The UK has come a long way in terms of the volume of disposable waste it now recycles. However, there is clearly room for improvement, with sharp differences in recycling levels between different parts of the country and different industry sectors.
The UK government is committed to increasing overall levels of recycling, having signed up to EU quotas and initiating domestic legislation to encourage recycling. Local authorities play an important role in encouraging greater recycling, arguably of equal importance to the actions of central government.
In this article we look at the UK’s current recycling targets, what incentivised recycling schemes actually are, and the potential role they play in meeting these targets.
What Are The UK’s Recycling Targets?
Had we written this article in August 2015 it would have been far easier to explain what the UK’s recycling targets were and what they were going to be for the next 15 years to 2030! In the last two years, however, there have been a lot of changes. Brexit is a wildcard as it places a question mark over the extent to which the EU’s 2020 and 2030 recycling targets will still form the basis of UK policy. This will become clearer over the next five years. The UK government also revised its own independent recycling targets in the Spring Budgets of 2016 and 2017.
EU Recycling Targets
The EU has issued a range of ambitious recycling regulations that enjoin member states to meet demanding recycling targets for household waste, landfill, municipal waste, paper, plastic, wood and metal recycling.
By 2020, member states should be able to demonstrate that 50% of household waste is being recycled. It is an open question at the moment whether or not the UK will reach this goal (if the target still stands at all, as the UK will no longer be an EU member at this stage.) However, in 2013/14 household waste recycling figures for England stood at 44.2%, according to DEFRA’s own estimates.1 This was an increase of only 0.1% on the figures for 2012/13, so many observers are concerned that, unless there is a step change in recycling policy, the UK will fall short of its target.
EU targets up to 2030 are even more ambitious. Propositions introduced at the end of 2014 suggested 70% recycling levels for municipal and household waste, with 90% for paper, 80% for wood, 90% for metal and glass, and 60% for plastics. The UK government has been critical of these proposals since 2015, refusing to formalise its stance on the matter. Meanwhile, the European Commission settled on a final figure of 65% for overall recycling for all member states by 2030, along with measures to reduce landfill and cut back on packaging disposal.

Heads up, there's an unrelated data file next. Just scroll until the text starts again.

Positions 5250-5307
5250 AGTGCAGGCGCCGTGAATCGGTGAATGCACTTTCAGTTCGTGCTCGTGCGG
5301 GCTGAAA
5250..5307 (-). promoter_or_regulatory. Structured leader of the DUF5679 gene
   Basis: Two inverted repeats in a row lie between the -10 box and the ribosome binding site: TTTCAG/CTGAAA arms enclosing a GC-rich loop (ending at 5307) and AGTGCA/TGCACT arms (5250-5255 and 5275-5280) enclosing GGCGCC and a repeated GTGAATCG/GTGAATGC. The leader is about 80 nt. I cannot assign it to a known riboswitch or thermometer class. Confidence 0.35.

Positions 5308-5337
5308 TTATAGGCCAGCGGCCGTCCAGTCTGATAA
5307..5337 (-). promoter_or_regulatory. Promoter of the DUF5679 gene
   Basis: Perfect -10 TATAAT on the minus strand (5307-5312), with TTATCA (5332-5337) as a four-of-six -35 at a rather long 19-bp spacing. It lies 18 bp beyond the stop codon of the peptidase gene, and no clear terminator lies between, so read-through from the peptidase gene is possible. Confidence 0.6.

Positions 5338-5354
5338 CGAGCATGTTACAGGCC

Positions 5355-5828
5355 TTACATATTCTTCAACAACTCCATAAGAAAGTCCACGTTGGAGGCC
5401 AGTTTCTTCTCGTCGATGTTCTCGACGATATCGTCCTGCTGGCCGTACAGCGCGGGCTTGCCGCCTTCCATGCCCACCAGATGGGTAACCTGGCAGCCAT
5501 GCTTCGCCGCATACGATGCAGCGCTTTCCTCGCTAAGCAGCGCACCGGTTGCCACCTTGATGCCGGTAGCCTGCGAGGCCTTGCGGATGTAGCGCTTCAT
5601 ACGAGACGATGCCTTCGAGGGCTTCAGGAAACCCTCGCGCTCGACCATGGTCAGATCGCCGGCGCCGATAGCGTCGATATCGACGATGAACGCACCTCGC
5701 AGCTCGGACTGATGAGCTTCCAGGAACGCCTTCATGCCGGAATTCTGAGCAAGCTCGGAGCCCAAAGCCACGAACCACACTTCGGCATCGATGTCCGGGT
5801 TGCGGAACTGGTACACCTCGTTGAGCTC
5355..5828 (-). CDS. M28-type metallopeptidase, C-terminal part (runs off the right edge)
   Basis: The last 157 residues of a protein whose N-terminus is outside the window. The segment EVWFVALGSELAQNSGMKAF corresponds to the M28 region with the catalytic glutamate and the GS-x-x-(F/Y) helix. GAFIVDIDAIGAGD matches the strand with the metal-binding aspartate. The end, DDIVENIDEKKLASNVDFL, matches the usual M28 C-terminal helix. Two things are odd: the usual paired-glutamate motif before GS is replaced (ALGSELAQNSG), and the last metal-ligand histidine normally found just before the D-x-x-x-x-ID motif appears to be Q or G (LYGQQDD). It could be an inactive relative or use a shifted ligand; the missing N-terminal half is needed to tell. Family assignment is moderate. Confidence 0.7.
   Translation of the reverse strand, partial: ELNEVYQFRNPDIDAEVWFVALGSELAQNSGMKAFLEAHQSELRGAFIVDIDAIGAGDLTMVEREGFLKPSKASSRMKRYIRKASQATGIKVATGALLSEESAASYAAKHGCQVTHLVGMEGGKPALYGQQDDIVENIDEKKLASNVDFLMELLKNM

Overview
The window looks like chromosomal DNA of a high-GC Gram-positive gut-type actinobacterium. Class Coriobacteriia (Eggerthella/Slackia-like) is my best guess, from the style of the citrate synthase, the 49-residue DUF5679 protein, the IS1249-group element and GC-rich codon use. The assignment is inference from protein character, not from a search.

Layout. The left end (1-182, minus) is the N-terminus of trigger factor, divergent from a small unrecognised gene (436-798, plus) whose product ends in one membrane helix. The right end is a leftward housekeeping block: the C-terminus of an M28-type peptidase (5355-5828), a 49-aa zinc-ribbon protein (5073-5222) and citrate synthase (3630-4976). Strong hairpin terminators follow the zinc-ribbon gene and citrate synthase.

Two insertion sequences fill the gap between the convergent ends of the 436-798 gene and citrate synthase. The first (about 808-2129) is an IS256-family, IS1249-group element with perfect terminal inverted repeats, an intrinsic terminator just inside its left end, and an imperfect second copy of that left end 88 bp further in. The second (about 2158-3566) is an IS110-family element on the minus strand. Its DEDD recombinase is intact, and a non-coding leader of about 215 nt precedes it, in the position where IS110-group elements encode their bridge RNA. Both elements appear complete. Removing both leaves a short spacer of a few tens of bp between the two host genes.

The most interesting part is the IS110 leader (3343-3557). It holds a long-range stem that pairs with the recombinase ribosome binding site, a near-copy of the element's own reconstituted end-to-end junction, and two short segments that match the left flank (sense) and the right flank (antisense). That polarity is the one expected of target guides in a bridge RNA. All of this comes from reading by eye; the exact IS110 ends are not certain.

UK Recycling Targets
In March 2017, Chancellor Philip Hammond revealed a new raft of recycling targets up to 2020 as part of the 2017 Spring Budget2. These mostly cover packaging materials, with glass and plastic materials being covered by the 2016 Spring Budget. Targets include 75% recycling for paper, 80% for glass, 64% for aluminium, 85% for steel, 57% for plastic, 48% for wood and 75.4% for general municipal and household waste. These plans are ambitious and exceed the targets set by the EU. For wood recycling, for instance, the recycled volume is targeted to more than double from its 2016 level (22%) by 2020 (48%).
What Are Incentivised Recycling Schemes?
Local recycling incentivised recycling schemes have been in place in various forms throughout the country for a number of years. The more expansive schemes are currently operated by local authorities in London, Manchester and Milton Keynes, financed by £2 million in public funding made available through a former Coalition Government’s Reward & Recognition scheme. The primary guiding ethos behind these incentive schemes is to offer local householders redeemable incentive points for increasing their rate of recycling that can be ‘cashed in’ for use at local community services or shops.
These all look good on paper, but do they work? There is a body of research for both a positive effect, and not so positive. Research carried out by Serco in 20143 was sceptical about the impact of recycling incentive schemes. The analysis showed that, on average, authorities operating an incentive scheme experienced an 8% increase in recycling, with a 4% decrease in the volume of waste sent to landfill sites – compared to neighbouring local authorities that were not operating a scheme.
The survey interviewed 7,000 householders across the country, which indicated that only 25% were encouraged to increase their recycling efforts in response to the incentive scheme. 75% of respondents said they were already recycling as much as they could before the scheme was put in place.
So are incentive schemes the sole answer to the UK’s recycling problems? Probably not, at least not on their own. Incentivised recycling schemes do play a role in encouraging greater awareness of recycling among householders. However, unless they are adequately funded and publicised, incentive schemes are likely to have comparatively little impact on public attitudes to recycling: It is clear that if such schemes are to be deployed, they have to go hand-in-hand with greater education among businesses and the public about the value of recycling and the means to cut down on waste production.
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